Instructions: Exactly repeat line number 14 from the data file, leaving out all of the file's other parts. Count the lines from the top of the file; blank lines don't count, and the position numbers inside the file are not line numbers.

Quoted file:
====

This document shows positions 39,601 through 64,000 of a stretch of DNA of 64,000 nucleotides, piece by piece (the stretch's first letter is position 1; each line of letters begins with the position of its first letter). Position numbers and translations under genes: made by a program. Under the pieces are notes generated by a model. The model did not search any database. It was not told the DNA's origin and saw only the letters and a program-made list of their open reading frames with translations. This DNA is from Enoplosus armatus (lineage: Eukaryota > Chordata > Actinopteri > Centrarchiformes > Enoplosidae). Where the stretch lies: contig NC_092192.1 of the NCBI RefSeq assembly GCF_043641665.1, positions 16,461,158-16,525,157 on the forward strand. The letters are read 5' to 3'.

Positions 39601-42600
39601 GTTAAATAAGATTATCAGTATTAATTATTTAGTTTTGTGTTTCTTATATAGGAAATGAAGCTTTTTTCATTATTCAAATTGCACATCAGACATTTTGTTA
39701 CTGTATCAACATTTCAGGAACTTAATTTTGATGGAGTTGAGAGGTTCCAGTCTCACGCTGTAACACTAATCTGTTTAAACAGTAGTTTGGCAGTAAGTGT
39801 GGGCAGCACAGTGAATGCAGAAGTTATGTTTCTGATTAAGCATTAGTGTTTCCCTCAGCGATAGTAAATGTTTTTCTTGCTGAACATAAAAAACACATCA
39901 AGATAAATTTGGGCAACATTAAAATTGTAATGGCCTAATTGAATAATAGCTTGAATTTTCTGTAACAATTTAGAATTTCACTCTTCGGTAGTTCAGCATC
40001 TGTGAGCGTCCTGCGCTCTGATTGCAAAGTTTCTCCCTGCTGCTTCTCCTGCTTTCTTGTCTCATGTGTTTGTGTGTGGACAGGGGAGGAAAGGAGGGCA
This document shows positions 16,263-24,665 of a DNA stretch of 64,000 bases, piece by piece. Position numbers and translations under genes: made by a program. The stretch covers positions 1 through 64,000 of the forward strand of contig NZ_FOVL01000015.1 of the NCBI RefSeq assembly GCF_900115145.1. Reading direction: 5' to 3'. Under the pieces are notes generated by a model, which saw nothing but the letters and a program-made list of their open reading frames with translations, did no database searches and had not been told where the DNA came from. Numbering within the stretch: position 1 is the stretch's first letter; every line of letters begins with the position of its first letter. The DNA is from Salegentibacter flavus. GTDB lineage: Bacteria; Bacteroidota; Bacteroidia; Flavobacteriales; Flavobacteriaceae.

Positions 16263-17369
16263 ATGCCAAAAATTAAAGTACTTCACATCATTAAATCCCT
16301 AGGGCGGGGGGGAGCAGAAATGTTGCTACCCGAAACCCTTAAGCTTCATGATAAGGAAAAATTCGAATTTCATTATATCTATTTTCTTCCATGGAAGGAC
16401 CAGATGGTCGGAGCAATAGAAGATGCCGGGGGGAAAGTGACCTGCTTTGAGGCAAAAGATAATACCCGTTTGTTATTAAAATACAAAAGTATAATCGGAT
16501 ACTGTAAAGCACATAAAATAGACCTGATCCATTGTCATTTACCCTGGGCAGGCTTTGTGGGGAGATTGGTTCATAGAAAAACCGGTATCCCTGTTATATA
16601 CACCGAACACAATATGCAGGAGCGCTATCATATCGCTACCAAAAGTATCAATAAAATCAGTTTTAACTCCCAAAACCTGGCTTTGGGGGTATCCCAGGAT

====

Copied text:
16601 CACCGAACACAATATGCAGGAGCGCTATCATATCGCTACCAAAAGTATCAATAAAATCAGTTTTAACTCCCAAAACCTGGCTTTGGGGGTATCCCAGGAT